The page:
Portals of Spirit

DNA Proves Bones To Be Those Of King Richard III

Written By: Michele Doucette - May• 18•13

Being as Richard III did not have any sons, it was mtDNA, from his sister Anne of York that allowed for the identification of the bones.

There were three DNA matches, one of whom belonged to Joy (née Brown) Ipsen, now deceased, courtesy of her son Michael.

In the paraphrased words of Steve St. Clair, administrator of the Clan St. Clair DNA Research Study … There is much more female (mtDNA) in each of our cells than there is male (YDNA). As bones deteriorate, there is more female DNA to test, but the male DNA is much more difficult.  There is a technique that replicates the male DNA for such testing, allowing a small amount to be replicated into a large enough sample for the test, but it is an expensive venture.

Richard III’s mother was Cecily Neville, daughter of Ralph Neville, Earl of Westmorland, and his wife Joan Beaufort.

Tracing the female line back from Joan Beaufort, courtesy of Rondo Blue, and this website, should it prove to be accurate, we have: 
1. Katherine Swynford, née Roet, born 1350 in Picardy, France, daughter of ———- 
2. Catherine de Hainault, born 1320 in Hainault, Belgium, daughter of ———-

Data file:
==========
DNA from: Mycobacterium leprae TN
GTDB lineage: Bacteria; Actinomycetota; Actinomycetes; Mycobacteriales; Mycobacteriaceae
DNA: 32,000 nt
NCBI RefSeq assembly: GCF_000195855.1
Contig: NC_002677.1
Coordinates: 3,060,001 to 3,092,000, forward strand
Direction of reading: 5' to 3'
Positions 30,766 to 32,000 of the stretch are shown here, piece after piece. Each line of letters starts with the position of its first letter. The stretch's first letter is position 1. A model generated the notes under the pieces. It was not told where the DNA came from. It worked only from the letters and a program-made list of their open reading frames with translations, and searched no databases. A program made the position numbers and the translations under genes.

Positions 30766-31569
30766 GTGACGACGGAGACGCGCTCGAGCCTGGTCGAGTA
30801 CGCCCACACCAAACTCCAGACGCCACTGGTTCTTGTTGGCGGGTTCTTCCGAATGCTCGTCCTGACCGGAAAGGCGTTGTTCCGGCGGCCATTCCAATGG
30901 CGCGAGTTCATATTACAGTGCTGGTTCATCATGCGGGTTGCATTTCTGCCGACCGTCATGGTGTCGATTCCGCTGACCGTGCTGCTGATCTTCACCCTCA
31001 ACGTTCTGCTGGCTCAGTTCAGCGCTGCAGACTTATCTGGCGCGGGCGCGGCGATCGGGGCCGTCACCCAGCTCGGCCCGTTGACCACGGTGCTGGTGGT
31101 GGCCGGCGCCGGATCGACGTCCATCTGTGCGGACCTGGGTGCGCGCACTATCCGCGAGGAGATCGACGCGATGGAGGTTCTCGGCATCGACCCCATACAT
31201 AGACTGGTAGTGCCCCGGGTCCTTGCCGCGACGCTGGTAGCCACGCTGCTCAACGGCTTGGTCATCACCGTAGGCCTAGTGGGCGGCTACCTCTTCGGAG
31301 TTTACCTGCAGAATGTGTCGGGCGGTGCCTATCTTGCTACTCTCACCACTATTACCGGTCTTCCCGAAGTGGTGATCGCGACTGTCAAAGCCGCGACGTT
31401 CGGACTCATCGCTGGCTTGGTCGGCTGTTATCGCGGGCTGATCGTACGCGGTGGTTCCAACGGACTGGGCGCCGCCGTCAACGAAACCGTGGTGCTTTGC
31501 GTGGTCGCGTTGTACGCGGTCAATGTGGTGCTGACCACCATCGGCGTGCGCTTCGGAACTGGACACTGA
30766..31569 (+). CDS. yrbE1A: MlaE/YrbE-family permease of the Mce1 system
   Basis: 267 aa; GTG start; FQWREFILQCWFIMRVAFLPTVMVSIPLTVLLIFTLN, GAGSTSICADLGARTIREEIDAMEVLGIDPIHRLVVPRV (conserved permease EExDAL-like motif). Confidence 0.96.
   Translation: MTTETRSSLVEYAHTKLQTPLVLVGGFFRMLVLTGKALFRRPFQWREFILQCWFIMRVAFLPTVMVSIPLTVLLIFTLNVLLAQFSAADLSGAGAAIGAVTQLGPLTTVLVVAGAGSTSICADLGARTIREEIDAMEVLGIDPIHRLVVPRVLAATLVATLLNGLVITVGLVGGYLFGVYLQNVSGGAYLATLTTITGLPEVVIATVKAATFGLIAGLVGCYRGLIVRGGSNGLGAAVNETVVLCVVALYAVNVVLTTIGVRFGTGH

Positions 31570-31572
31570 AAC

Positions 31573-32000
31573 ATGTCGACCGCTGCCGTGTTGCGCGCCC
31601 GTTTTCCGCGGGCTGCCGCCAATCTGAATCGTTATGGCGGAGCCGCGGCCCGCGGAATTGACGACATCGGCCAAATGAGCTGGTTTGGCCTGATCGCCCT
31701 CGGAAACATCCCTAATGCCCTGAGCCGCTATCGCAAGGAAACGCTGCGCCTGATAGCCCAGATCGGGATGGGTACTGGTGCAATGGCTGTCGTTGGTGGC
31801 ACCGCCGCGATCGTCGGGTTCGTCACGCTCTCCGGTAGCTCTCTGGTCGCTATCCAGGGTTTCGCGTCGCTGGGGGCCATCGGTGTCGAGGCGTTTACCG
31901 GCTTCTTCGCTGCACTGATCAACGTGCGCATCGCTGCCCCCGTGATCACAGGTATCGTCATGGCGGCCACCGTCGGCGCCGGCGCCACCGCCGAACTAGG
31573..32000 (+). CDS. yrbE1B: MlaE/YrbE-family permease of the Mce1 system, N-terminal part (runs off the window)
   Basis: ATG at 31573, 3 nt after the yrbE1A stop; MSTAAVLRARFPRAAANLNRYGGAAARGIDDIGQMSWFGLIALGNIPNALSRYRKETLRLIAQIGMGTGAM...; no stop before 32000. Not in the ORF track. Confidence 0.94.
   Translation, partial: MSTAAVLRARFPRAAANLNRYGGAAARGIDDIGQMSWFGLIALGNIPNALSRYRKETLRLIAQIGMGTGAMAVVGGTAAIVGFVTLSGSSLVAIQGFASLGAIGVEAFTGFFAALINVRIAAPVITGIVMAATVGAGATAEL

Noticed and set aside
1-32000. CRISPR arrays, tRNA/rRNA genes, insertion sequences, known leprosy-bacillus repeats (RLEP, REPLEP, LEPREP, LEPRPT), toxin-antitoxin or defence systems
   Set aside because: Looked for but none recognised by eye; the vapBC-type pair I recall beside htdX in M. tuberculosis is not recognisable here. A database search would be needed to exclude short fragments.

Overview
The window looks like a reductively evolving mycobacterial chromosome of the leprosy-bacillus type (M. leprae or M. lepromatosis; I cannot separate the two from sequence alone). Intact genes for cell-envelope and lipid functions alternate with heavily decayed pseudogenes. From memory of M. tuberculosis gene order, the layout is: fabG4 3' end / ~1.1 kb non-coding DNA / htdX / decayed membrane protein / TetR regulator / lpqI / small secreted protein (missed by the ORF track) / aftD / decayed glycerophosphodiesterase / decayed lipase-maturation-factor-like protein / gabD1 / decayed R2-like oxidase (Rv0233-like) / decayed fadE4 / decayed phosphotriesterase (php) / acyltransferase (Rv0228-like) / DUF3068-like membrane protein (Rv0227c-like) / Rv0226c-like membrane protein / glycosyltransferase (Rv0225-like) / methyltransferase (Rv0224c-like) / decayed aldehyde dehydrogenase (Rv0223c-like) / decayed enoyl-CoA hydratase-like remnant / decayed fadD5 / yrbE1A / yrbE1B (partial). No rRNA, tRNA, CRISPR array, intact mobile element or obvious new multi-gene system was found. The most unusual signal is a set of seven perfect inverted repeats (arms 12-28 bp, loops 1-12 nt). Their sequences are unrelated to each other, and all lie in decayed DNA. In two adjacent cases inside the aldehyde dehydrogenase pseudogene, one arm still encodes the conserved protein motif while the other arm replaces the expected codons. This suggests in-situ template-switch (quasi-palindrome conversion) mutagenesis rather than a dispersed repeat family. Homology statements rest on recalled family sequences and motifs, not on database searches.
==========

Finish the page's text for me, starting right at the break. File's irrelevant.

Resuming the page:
3. Jeanne de Valois, born about 1294 in Longpont, Aisné, France, daughter of ———- 
4. Marguerite d’Anjou, born about 1273, whose father was Charles II, King of Naples and Jerusalem, her mother was 
5. Maria Arpad of Hungary, born about 1258 in Budapest, Hungary, whose father was Stephen V, King of Hungary), her mother was 
6. Erszébet of the Kumans, born about 1240, maybe in Cumania.

The Cumans or Kumans are described as a nomadic Turkic people whom the Russians called Polovtsi (the word in old Slavonic for “pale yellowish”). A good history of them and the move into eastern Europe can be found here.

Now for the direct line of descent, as taken from Plantagenet DNA, the DNA of England’s Plantagenet Kings’s, courtesy of Ron Sinclair.

The British genealogist was John Ashdown-Hill. It was he who first contacted Joy (Brown) Ibsen in 2004, when she was aged 78.

1. Starting with Richard’s mother, Cecily Neville, Duchess of York, 1416-1495.

2. Anne of York, Duchess of Exeter, 1439-1476, his sister.
3. Anne St. Leger, 1476-1626.

4. Catherine Manners, 1500-?
5. Barbara Constable, 1525-?
6. Margaret Babthorpe, 1550-1628
7. Barbara Cholmley, 1560-1618
8. Barbara Belasyse 1609-1641
9. Barbara Slingsby 1637-?
10. Barbara Talbot 1665-1763
11. Barbara Yelverton 1687-?
12. Barbara Calthorpe 1716-1782
13. Barbara Gough-Calthorpe 1744-1826
14. Anne Spooner 1780-1873

15. Charlotte Vansittart Neale 1817-1891
16. Charlotte Vansittart Frere 1846-1917? 
17. Muriel Stokes 1884-1961
18. Joy Brown (Ibsen) 1926-2008



You can follow any responses to this entry through the RSS 2.0 feed. Both comments and pings are currently closed.